The Forgotten Ham

Every year at Easter, ham takes the spotlight. A traditional slow roasted smoked ham with brown sugar glaze was my family’s favorite. Yet what about the “forgotten ham” – the uncured, fresh ham? Pick out a fresh picnic ham (shoulder roast) and you’ve got a delicious alternative for the holidays.
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Grow Your Own - Food, That Is

Across the country, spring can’t come soon enough and the call to garden is getting louder and louder. We had the opportunity to speak to Lisa Taylor, author of Your Farm in the City, and get a little advice for new and beginning gardeners. It’s never too early – or too late – to tuck a few seeds in some soil and get growing!
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Daniel Pauly: The Ocean's Shifting Baseline

Daniel Pauly Video Still

The ocean has degraded within our lifetimes, as shown in the decreasing average size of fish. And yet, as Daniel Pauly shows us onstage at Mission Blue, each time the baseline drops, we call it the new “normal.” At what point do we stop readjusting downward?
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Puget Sound Shellfish at Risk


By the time the first settlers reached the small spit of land that was ultimately to become part of Seattle Washington in 1850, the Olympia oyster population on the Pacific coast was already beginning to be over harvested. And in the early 1900s, poor water quality in Puget Sound threatened to finish it off. Puget Sound shellfish are at risk again.
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Growing Your Own - Time to Get Gardening!

Winter Greens

It’s the end of March, thank goodness! We won’t have winter much longer, though right now summer seems like years away… Even in the middle – or late winter – gardeners dream about their gardens as they pore over the dozens of plant and seed catalogs that have arrived in the mail. How else do we get through these last weeks of cold, slush, rain, and grey days?
Read more: Growing Your Own – Time to Get Gardening!

Pandora's Lunchbox by Melanie Warner

If a piece of individually wrapped cheese can retain its shape, color, and texture for years, what does it say about the food we eat and feed to our children? Former “New York Times” business reporter and mother Melanie Warner decided to explore that question when she observed the phenomenon of the indestructible cheese. She began an investigative journey that took her to research labs, university food science departments, and factories around the country.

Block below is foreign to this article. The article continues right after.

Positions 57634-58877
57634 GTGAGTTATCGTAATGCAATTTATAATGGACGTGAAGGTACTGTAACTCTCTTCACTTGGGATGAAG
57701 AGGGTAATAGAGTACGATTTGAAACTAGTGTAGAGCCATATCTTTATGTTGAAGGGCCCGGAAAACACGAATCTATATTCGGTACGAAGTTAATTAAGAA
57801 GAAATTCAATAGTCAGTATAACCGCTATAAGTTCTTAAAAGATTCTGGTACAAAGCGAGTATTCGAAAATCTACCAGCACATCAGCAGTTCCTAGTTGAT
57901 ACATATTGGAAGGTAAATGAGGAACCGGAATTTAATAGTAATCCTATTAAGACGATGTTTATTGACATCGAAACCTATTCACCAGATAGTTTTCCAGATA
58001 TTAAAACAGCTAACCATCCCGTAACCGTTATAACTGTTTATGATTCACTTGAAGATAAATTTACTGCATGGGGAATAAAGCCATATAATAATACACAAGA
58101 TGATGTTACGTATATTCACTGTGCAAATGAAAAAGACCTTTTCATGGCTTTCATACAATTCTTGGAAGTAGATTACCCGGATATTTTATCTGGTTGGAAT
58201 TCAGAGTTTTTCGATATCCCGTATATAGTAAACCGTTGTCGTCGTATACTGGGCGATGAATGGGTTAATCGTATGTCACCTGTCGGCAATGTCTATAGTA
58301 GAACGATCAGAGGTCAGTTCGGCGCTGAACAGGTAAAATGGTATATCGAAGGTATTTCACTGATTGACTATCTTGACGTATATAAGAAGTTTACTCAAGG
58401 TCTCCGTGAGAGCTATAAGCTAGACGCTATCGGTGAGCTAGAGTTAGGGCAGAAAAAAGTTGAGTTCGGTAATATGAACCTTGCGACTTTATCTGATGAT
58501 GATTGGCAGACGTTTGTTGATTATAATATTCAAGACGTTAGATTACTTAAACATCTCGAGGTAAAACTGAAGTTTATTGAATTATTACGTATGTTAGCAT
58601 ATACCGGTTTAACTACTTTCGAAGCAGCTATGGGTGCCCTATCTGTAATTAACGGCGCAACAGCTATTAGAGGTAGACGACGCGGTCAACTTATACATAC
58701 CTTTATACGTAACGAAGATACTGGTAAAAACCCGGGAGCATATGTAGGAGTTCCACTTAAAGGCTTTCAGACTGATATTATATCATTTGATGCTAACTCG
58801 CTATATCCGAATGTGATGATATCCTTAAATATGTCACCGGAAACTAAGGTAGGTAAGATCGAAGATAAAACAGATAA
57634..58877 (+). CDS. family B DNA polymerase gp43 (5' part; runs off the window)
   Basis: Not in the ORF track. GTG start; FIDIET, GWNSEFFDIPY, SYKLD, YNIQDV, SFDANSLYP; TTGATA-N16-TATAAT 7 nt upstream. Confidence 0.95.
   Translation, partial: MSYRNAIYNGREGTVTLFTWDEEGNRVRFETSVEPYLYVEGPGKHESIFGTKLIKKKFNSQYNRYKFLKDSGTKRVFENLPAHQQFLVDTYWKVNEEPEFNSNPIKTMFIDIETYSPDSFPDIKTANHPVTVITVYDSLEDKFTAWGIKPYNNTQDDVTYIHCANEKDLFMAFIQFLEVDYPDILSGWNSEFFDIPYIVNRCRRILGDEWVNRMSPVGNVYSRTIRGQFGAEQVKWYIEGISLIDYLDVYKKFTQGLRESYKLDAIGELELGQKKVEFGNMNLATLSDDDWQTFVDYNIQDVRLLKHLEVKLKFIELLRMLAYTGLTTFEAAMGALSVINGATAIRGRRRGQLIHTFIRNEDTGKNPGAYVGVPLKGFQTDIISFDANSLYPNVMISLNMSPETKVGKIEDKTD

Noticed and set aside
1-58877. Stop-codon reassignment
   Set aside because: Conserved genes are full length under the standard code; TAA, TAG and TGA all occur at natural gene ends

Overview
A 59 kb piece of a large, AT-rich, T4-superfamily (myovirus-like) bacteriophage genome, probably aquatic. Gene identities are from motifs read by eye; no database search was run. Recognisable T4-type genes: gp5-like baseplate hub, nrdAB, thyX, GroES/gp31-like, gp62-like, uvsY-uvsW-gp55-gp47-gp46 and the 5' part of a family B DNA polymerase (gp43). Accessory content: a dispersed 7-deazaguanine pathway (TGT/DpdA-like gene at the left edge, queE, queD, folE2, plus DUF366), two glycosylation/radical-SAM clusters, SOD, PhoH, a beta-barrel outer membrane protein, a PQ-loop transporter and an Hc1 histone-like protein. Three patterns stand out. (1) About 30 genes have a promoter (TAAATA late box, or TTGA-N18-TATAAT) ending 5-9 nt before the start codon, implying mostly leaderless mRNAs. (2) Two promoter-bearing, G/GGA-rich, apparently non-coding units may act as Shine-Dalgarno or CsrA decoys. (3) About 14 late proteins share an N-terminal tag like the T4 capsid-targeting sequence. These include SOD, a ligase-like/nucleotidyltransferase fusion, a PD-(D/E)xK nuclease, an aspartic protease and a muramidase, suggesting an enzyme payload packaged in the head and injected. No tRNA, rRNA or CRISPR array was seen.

Read more: Pandora’s Lunchbox by Melanie Warner

Blogging From MOSES 2014


Casey Bailey, Clearlake Organic Farm, Fort Benton MT, was our “man on the scene” at this year’s MOSES Organic Farming Conference in La Crosse WI. This is his “diary” of this year’s events.
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Flooding farmers out of the Snoqualmie?

Flood at Jubilee Biodynamic Farm

Farmers in the Snoqualmie Valley share a common awareness that although they have the potential to supply a great deal of the nearly insatiable demand for local and organic food, the future of farming in the valley is dismal. Why? The answer, in a single word, is flooding.
Read more: Spring Floods – The Farmer’s Dilemma

Childhood Memories: Tomato Soup and Grilled Cheese Sandwiches

We take a close look at a full range of soups – from canned condensed to boxed to frozen to fresh homemade – to determine what exactly is in our soup. Is it as wholesome as we think (hope)?
Read more: Childhood Memories: What’s Really in That Bowl of Soup?

Tomato Dill Soup

Tomato Dill Soup

This recipe is modified from a soup made by the Ovens of Brittany in a small cafe on a busy business thoroughfare in Madison WI. For nearly five years, I ate this soup at least once a week; it’s still my very favorite tomato soup.
Read more: Comfort Food: Tomato Dill Soup